The video was followed by an acupuncture therapist who spoke about the benefits of acupuncture for ripening and opening things and all I could think was how the only needles I cared about are the ones that would carry the epidural fluid into my body. It was at this time that I realized that the class was not an hour and a half as I originally thought but TWO and a half hours. For seven weeks. OMFG.

Finally, it came time for the ending relaxation session and I settled myself between B’s knees and leaned back on his chest. The teacher turned on some chanting music that I have only heard in yoga studios and can’t begin to describe other than to say that I’m sure that the only place you can buy it is in health food stores near incense and body wax. After the teacher talked us through the relaxation of our faces, throats and abdomen, B’s phone started to vibrate and he pushed me away to frantically search his pocket for the phone before it would start to ring. After several seconds of snapping the phone open and shut and hitting buttons we were back in place but I spent the rest of the relaxation period fighting the inappropriate giggles that some people experience during funerals.

And then on the way out we were asked to sign up to bring snacks one week and I did it. I may find the class to be of zero relevence to my lifestyle and preferences, and it probably hurts me more than B to go, but something about it provides me with a feeling that I am preparing myself and I'm just not ready to let that go.

Friday, October 13, 2006

Cry for me, argentina.

Week 29 is definitely the low-water mark of my pregnancy. Not only have I gone over the weight gain chart as defined by the fried food haters at Pregnancy Weekly, but I also “strained” my back and came down with a cold. When I say strain, I mean an intense sharp pain that goes across my whole back and prevents me from driving or putting my pants on. And when I say cold, I mean just a regular average cold, but the first one I’ve had in my adult life that I can’t take down with a dose of Nyquil. The result is that I am feeling very, very sorry for myself. So sorry for myself, in fact, that I am shamelessly campaigning for sympathy. I have found that carrying around a box of tissues gets the ball rolling nicely by extracting the obligatory question, “do you have a cold?” I am also naturally limping a little bit, but there is no reason to walk around with my hand on my back other than to indicate I’m wide open and ready to receive pity. It is working so well that I think I may be featured in the next Oxfam campaign.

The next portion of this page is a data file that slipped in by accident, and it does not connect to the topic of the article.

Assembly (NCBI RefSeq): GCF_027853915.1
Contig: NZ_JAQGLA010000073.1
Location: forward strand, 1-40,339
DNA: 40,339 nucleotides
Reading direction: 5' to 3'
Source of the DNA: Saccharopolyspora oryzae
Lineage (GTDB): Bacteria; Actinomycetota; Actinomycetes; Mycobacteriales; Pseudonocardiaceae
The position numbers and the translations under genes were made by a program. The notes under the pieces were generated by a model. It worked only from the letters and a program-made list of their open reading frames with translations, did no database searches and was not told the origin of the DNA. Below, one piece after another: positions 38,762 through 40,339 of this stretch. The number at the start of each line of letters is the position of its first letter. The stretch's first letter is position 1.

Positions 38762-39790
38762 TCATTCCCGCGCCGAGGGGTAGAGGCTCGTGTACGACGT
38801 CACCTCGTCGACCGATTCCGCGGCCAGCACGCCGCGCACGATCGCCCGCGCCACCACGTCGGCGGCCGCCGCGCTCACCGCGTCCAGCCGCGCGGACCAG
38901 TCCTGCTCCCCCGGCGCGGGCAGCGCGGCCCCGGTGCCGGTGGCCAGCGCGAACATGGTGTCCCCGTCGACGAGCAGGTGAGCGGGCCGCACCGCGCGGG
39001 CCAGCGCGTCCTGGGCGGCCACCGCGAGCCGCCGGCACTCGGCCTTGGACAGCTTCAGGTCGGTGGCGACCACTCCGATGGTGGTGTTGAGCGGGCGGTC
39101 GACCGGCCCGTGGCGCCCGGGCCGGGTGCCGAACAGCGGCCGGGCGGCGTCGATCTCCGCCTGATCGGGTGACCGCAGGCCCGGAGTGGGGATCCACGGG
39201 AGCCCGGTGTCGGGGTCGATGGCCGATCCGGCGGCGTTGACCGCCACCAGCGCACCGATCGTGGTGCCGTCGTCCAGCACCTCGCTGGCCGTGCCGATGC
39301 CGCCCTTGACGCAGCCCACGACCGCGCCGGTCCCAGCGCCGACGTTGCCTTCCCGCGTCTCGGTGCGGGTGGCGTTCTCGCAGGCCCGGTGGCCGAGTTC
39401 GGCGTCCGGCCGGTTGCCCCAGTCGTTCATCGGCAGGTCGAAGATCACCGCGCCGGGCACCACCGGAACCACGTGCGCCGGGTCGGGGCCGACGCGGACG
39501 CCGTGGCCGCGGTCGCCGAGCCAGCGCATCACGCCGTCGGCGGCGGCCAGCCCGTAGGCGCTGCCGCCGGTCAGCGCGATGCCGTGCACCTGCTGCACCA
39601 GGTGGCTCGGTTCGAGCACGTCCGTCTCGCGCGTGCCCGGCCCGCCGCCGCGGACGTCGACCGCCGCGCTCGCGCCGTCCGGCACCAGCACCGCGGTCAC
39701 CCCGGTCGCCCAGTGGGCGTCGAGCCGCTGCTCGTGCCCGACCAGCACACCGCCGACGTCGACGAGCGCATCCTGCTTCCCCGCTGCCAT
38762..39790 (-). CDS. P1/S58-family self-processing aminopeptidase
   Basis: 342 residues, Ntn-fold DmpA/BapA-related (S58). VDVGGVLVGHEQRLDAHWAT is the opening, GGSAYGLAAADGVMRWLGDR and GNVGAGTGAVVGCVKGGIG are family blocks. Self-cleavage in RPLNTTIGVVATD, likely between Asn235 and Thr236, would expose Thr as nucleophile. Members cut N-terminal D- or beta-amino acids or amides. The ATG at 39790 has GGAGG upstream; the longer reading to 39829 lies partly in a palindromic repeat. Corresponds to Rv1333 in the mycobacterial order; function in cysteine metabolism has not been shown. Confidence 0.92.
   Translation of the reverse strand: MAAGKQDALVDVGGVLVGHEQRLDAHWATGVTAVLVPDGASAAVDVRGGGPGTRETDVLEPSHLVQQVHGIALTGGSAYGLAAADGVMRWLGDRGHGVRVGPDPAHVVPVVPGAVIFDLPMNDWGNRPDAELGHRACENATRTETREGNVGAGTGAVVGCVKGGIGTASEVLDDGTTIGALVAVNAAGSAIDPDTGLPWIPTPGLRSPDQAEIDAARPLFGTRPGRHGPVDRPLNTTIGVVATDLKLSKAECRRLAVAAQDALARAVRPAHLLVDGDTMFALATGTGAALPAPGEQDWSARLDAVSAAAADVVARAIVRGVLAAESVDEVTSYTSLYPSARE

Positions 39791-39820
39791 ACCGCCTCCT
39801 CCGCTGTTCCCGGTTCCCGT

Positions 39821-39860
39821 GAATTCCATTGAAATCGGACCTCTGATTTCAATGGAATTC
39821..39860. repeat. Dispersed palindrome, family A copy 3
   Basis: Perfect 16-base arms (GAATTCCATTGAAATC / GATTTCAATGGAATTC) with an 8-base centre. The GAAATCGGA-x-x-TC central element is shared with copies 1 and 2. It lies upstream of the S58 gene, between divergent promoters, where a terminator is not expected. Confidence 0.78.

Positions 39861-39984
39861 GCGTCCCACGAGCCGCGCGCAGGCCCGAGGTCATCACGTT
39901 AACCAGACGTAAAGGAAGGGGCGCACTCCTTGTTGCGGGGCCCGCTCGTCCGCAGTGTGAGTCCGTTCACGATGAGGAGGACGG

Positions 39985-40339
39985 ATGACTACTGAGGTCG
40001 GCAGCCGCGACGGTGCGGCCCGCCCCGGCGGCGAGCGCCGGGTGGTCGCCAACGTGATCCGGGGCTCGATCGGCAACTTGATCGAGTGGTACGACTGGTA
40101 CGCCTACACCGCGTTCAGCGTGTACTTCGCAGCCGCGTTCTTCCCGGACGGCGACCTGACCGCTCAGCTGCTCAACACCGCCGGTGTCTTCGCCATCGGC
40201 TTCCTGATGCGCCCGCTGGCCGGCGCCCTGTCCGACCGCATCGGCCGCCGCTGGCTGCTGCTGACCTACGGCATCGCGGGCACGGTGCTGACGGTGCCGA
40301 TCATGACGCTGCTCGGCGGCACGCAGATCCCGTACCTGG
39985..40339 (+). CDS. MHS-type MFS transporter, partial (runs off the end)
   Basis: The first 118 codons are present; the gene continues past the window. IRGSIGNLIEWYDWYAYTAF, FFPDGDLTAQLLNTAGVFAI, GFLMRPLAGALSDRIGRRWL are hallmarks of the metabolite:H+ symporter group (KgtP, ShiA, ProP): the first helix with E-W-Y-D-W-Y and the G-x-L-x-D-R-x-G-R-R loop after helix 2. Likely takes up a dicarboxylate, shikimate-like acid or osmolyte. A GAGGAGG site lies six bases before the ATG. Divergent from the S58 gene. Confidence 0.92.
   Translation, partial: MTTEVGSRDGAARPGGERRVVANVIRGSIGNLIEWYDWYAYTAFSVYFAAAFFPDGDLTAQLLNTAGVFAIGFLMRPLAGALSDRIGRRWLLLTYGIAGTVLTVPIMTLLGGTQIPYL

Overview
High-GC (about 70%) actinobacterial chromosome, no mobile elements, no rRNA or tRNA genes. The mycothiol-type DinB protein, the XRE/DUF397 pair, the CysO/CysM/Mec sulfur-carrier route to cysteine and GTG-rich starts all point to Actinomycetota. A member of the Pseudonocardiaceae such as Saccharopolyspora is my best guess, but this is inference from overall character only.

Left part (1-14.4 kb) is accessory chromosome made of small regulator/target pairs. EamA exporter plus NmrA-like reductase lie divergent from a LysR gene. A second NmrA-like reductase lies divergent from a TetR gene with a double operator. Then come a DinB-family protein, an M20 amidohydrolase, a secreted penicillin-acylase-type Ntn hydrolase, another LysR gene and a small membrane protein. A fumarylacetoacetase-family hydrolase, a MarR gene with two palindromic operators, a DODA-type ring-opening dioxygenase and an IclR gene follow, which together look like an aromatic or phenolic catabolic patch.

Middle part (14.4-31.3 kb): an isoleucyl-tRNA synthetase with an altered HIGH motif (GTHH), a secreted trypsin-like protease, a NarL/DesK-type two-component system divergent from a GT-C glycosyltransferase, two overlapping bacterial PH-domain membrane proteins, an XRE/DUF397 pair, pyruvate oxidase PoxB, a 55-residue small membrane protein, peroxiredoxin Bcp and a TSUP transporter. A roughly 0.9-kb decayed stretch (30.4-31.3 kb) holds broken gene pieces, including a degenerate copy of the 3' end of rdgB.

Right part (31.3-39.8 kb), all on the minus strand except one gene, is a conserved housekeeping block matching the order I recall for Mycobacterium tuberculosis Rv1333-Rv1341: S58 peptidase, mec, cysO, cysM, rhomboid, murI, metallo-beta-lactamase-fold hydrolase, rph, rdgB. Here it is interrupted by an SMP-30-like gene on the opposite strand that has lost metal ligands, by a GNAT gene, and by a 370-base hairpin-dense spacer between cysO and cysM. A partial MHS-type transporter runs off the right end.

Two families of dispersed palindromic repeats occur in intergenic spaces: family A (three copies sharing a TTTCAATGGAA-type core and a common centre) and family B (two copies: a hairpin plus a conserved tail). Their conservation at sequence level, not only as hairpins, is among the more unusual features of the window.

Thursday, October 12, 2006

Not hot mama. Big mama.

I am fully aware that I checked sexy at the door about three months ago but after this weekend I locked the door and shoved a chair under the knob. This weekend I purchased a belly support system which is constructed of a wide strip of white elastic that fits under your belly and around the small of your back. Wearing it is worse than the combo of pregnancy panties (picture very large briefs) and low riding jeans, which I accidentally wore together one day. To me it is worse because there is velcro involved, which adds intentionality and sound effects. I have noticed that there are some women out there who totally own their pregnant bodies and exude hotness as a result, but personally, I don’t feel a whole lot of ownership when I have to look in the mirror to get the band in place because I can’t see where it is if I look down.

Wednesday, September 27, 2006

Appearing tonight...

Sleep is one of those things you only notice when you do not have it. Sort of like electricity or plumbing, you rely on its functionality on a daily basis but never take a moment to think about why or how it works. Lately, I have nothing but moments to think about it because apparently sleep has stopped working for me. Actually, to be precise, sleep only works sporadically and I have no idea what makes it stop or go. I feel like Woody Allen when I talk about it because I whine and analyze to the camera constantly and find my opinions on the topic fascinating. I can also be kind of Meryl Streepish about it but that performance is reserved solely for the benefit of my husband and only shows at 4am. One night I was a little Courtney Love about it and took some Tylenol PM, but I had such a sleep hangover the next day I kicked the habit immediately. Most recently I became kind of Howard Hughes about it when I bought an expensive pillow and started to develop an OCD way of setting my bed up at night. Anyway, at this point one byproduct from my lack of sleep should be completely obvious, and that is the fact that I’m watching an insane amount of television.

Monday, September 25, 2006

WWBB: What Would Betty Buy?

B and I are totally getting the house ready for Betty. With her in mind, we have made or will soon make the following improvements to our home:

  1. a new cordless phone system
  2. the addition of high definition to our cable package
  3. a new mattress and box spring…for us
  4. new bedroom furniture…for us
  5. a new stove
  6. a new dishwasher
  7. a new roof
  8. a new gutter system

I had a funny feeling that B and I were focusing on our own needs a little bit too much when we discussed what kind of car we should get for our second car and argued between an old muscle car or an old Cadillac. I knew we had gotten off course because Betty would never want us to commit to a car with terrible gas mileage and would probably prefer a cute hybrid like Cameron Diaz drives